05-16-Keep-House-Cool-In-Summer-ArticleWhen I moved to Texas from out-of-state a few years ago, I quickly realized why it seemed as though everyone had a swimming pool at home – it’s a great way to stay cool during long, hot summer days. But no matter which state you live in, after you get tired of going to the pool, the hot temperatures can leave you trying find ways to keep cool and keep your electricity bill low at the same time. Here are some tips to help you beat the heat at home this summer:

  1. Add Blackout Curtains

Blackout curtains can help you save energy and keep out heat the sun’s rays. They’re usually affordable and can be bought at most home improvement or department stores. An extra benefit? Because they help block out so much light, they can help you get a better night’s sleep, too. Alternatively, keeping the blinds closed when you’re not at home can also help keep the heat out and keep temperatures lower.

  1. Change Your Air Filters

Dirty air filters can restrict air flow, and regularly changing them will prevent your air conditioning from having to work harder to cool down your home. How often you should change your filters depends on several things, like what kind of filters you have, the air quality where you live, etc. If you have pets or severe allergies, it may be in your best interest to change them even more often.

  1. Switch To CFL Bulbs

CFL bulbs are more environmentally-friendly than incandescent bulbs, and they also give off about 75% less heat, according to energy.gov. CFL bulbs usually tend to cost more up front, but don’t let their higher prices deter you – they typically last 8 times longer than standard incandescent light bulbs, plus help you cut down on your electricity bills.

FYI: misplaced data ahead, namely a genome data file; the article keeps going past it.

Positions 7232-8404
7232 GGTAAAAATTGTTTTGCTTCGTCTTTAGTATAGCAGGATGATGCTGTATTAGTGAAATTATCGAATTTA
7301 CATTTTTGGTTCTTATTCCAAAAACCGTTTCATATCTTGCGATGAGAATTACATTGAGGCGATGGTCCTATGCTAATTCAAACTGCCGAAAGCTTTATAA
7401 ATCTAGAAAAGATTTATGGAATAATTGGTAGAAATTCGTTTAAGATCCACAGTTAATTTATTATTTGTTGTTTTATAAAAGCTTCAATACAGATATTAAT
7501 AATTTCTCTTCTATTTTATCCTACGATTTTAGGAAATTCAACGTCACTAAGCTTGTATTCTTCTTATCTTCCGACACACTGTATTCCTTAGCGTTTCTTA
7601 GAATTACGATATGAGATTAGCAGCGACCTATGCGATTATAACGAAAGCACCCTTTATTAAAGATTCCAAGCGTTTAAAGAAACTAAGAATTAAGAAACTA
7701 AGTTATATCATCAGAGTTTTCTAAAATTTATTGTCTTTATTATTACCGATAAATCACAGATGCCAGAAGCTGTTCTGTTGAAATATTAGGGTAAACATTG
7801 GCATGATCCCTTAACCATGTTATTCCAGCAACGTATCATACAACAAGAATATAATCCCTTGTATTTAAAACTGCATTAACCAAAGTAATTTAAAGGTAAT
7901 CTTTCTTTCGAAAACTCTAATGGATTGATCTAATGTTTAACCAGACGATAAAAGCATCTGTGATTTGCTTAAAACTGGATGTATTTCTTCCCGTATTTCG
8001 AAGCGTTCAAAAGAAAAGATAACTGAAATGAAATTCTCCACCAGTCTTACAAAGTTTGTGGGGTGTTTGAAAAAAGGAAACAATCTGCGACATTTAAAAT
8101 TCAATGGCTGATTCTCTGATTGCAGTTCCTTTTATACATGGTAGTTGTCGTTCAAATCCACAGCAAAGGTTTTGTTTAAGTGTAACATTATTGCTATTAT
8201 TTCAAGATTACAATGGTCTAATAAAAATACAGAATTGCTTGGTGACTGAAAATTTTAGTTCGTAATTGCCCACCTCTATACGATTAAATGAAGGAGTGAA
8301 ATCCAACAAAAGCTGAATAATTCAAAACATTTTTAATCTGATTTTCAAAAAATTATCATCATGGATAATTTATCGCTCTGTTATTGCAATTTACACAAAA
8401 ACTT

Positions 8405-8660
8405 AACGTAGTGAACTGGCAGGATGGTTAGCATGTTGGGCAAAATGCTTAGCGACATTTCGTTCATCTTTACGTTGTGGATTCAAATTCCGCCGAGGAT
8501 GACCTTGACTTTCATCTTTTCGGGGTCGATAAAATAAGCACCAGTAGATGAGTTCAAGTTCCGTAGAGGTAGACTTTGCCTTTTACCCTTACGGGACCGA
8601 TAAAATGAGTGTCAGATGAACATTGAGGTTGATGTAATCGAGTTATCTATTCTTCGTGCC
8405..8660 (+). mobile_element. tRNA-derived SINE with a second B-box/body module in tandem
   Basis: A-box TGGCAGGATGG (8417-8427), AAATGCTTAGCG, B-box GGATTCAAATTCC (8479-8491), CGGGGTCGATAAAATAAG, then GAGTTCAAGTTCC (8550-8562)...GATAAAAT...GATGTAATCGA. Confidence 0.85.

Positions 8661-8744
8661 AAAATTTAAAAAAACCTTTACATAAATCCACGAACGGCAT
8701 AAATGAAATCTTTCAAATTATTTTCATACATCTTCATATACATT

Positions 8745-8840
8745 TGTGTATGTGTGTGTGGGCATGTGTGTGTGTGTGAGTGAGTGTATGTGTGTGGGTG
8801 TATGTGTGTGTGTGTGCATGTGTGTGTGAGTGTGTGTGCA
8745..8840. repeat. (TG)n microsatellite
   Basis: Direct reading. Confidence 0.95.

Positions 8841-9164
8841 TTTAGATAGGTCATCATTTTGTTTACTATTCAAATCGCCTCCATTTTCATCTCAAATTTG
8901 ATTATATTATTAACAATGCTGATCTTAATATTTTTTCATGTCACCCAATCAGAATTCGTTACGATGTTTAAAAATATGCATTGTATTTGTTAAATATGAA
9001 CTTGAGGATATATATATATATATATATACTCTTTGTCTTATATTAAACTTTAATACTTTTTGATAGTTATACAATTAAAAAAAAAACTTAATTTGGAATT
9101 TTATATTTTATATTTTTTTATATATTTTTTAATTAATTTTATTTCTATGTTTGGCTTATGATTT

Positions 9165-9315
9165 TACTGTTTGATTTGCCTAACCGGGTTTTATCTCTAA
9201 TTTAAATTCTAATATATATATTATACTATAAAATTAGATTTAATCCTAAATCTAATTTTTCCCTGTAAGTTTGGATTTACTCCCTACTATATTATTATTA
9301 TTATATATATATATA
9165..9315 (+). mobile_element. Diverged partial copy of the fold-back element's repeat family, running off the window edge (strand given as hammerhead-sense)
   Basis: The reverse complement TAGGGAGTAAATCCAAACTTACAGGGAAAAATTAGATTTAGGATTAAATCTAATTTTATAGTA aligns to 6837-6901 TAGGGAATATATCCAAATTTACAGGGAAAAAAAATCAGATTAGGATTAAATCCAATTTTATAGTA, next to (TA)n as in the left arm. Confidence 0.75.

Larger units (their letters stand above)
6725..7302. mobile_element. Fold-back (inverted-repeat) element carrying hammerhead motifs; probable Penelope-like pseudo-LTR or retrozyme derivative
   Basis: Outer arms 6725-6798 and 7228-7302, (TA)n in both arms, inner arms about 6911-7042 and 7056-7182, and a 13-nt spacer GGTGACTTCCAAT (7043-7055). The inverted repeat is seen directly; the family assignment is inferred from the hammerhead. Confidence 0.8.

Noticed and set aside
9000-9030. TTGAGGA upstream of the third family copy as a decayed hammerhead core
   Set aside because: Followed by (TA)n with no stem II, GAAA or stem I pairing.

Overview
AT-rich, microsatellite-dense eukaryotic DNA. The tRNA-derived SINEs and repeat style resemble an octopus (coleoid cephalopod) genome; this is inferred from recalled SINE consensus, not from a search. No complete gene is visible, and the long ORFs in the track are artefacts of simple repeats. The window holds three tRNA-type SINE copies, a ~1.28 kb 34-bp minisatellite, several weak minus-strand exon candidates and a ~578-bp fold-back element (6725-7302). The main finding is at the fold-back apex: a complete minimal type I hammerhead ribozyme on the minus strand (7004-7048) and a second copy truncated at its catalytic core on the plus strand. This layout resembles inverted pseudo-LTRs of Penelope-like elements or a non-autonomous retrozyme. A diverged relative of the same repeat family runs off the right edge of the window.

1. Plant Trees

More trees mean more shade, especially when you plant them near your house. There are a variety of shade trees you can choose from, such as oak and maple trees. You may want to do some research or visit a nursery to learn more about the best types of trees to plant in your area and to help you determine where specifically on your property is a good place to plant seeds.

  1. Run Your Ceiling Fans Counterclockwise

Don’t want to have to crank up the air conditioning? To maximize the cool air produced by your ceiling fans, make sure that they’re running counterclockwise. Doing so will cause the air to blow directly downward, helping to give whatever room you’re in a wind chill-like effect.

  1. Change Your Bedding

If you don’t already have one, trade in that cozy down comforter for something less heavy, like a light quilt or blanket. Cotton sheets are also a good way to help keep you comfortable, as they’re more breathable than other types of fabric and don’t lock in as much heat.

  1. Avoid Running Appliances During The Day

You’d be surprised how much heat can be generated by running the oven, dishwasher and clothes dryer during the day. Try to avoid using those kinds of appliances during the heat of the day and instead, do your baking or dry your laundry at night when the temperature cools down. Electricity rates tend to be lower at night as well.

  1. Make Home Updates

There are always more long-term solutions, too. Making energy-efficient home updates, like insulating the attic and replacing windows, can sometimes increase a home’s value and resale price. Even though you can’t readily see the updates, you’ll feel the impact of a cooler home.

When it comes to offering smart suggestions for your home, you can count on PrimeLending’s calm, cool and collected home loan experts. Whether you’re ready to buy, renovate or refinance a home, we’re here to help.

 

From the PrimeLending blog, by Sarah Crandall